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Religious Heritage and the Environment

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Well in the last lecture we had given the thought on the role of rituals religion and its relationship with ecology by citing some examples particularly among the Tsembaga tribe in New Guinea and in that we have witnessed how ritual in a way is being played out in a specific environment and how helpful it is. Now slightly moving away from what we had discussed in the last lecture today on this theme religion in an age of environmental crisis, just trying to introduce and brought you to a different perspective of bringing in some religions mainly Christian religion, Buddhism and Hinduism.

And we would be looking at how they have historically tries to make sense of their environment who their religious beliefs. Now if you look around to set the tone and the background we would perhaps look into some of the definitions or the opinions which are being raised in the world by the world Commission on Environment and development which perhaps seems to have acknowledged to reconcile with human experience with natural laws by trying to raise the importance of culture and how this cultural and spiritual Heritages can in some way or the other reinforce or reshape or rethink are economic interest and survival imperatives.

Now this sounds quite promising and interesting in some way, but to what extent it is being accepted or how it is being able to be implemented in the practical sense is something which we would be looking on. And for quite some time the role of this cultural and spiritual heritage which is mentioned by the WCED is supposedly seem to be something which would be useful for the environmental protection at the same time sustainable development but unfortunately this has been ignored or sidelined by many of the international bodies and the policy planners and even many of the environmentalist.

Now one of the main anxiety and fear which these communities or these organizations have felt was in some way if the cultural and the spiritual aspect is being brought into the domain of environment and sustainable development, it might in some way tends to compromise with the rationality of science and as I said many tends to be pretty much apprehensive of trying to assuring in these ideas of religions or the classic text in the spear of this environmental movement which perhaps is seen to be a threat because, they might compromise the objectivity and scientific temperament and professionalism of or so to say the democratic values. So for this reason for quite some time this idea of religion is being sidelined if not ignore.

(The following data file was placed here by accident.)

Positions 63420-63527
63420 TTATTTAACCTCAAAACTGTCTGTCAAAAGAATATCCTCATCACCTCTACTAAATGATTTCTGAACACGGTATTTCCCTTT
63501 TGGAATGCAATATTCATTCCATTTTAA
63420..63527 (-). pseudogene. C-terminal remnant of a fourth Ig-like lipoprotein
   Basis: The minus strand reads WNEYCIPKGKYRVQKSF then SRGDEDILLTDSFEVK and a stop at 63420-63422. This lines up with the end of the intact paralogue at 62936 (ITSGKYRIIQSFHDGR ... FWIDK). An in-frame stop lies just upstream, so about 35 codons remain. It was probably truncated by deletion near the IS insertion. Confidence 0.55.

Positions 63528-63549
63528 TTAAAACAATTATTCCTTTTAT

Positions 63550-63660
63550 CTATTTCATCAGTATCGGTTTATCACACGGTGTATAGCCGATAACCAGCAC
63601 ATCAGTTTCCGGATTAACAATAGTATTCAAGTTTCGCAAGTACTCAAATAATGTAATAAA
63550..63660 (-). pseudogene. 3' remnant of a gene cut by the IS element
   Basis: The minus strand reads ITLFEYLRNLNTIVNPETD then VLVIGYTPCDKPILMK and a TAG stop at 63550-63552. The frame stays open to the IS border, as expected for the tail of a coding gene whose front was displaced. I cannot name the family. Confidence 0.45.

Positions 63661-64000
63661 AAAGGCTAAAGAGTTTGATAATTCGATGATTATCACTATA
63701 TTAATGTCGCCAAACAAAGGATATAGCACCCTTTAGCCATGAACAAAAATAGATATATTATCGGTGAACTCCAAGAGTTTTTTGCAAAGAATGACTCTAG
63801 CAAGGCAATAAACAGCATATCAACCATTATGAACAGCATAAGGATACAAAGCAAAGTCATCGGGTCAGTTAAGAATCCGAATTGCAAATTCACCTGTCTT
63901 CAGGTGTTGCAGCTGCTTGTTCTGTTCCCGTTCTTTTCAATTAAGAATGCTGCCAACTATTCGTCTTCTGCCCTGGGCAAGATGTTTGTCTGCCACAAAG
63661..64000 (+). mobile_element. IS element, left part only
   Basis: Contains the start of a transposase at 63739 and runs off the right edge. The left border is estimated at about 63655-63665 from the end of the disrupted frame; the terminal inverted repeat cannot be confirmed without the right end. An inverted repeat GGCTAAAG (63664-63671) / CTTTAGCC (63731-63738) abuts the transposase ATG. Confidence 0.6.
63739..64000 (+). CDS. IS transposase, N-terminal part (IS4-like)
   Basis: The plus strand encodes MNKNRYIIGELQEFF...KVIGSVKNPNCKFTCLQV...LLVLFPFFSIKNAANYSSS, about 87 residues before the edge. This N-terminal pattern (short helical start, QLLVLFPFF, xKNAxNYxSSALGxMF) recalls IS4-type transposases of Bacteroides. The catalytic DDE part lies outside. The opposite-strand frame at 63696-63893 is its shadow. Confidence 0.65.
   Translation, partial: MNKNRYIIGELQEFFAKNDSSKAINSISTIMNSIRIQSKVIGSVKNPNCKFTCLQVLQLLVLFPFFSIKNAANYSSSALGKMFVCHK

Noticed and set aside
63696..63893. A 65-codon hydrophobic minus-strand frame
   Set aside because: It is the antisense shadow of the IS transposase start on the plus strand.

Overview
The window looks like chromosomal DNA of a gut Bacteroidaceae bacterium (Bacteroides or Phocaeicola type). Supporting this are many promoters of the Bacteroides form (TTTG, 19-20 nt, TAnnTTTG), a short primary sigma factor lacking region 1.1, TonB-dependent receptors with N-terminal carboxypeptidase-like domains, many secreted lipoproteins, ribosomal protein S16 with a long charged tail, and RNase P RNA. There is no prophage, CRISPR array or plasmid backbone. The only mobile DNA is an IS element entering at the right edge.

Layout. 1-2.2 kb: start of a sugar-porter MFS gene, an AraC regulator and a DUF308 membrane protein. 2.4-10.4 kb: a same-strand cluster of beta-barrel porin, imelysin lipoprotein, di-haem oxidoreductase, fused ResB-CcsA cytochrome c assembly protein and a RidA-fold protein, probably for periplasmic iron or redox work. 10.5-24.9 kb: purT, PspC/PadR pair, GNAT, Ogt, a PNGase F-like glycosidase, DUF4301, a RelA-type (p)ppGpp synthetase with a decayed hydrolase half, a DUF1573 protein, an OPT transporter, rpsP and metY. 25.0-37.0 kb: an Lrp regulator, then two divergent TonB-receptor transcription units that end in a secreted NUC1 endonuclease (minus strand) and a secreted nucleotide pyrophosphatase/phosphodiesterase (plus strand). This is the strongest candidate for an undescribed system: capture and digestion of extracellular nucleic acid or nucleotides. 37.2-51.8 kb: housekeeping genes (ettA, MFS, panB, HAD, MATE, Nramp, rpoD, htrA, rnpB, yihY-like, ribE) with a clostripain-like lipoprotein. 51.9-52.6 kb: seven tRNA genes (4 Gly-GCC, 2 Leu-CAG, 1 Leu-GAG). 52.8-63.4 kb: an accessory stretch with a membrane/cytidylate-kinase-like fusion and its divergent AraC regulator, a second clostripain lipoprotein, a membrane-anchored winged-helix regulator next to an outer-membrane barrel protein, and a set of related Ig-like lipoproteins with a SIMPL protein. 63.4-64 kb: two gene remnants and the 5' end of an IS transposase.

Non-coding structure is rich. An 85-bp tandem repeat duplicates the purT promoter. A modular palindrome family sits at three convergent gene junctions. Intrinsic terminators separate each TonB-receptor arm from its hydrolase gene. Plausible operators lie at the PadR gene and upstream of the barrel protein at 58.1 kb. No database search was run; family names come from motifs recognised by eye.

Now this idea of rejection also led some groups of communities to even lead to a complete rejection of religion to even incorporate them in the domain of this environment and similarly the issue was being raised by some of the recent feminist critique of religion with perhaps identified this patriarchal biases, which is seem to be more close to the Western science or perhaps which is more led by the Western patriarchal capitalist development. So therefore these are some of the issues which perhaps has been witness an encounter even after the ideas which is posited by the WCED to incorporate this religious and spiritual heritage.

Now if you try to contextualize historically religion in a way tends to not only teach us to perceive and to act on the new non-human nature in terms of the particular human interest beliefs and social structures, but this might not necessarily be the case with every religion, so therefore we will try to look at some of the claims and counterclaims which are seen in the classic text of many religious books in the upcoming lectures. Now through religions myths and laws have in a way we have socialized nature and harming it or maybe we tend to situate or contextualize them in our own human terms that is the way we perceive the way we maintain the kind of relationship, and the way we sort of meted out certain kind of actions or maybe let us say harming them. Now and to a large extent we have in a way done so far as so to satisfy our basic human needs or rather greeds and abilities and power relations.

Now for quite sometimes when we talk about the sustainability the question is to what extent resources we have encountered are in a position to satisfy our needs rather than our greeds, but we all know that a human needs in a way is unlimited and Beyond for more and more and as a result of this we tend to engage in exploiting the resources in a large extent.

Now the question remains how for this religion shape our understanding and also our conduct towards nature and the second question is and how has this environmental crisis what we are facing currently challenge and transform modern theology and spiritual practices. Now these are some pertinent questions which perhaps can be raised and it is also interesting to look at how the kind of religious beliefs or teaching is also being set by the cultural and social environment to which it is being shape up.

Now therefore religion in a way is not something we tends to follow whatever is being included in the religious or the classic text rather we humans tend to frame religion in our own ways and then in our own interest. So therefore when we talk about the Christian religion in particular since it is being borrowed and then it has its origin from the Western culture, so that part of the western culture influencing on Christian religious teaching in a way is seen to be something different from what it is being interpreted from the classical biblical text.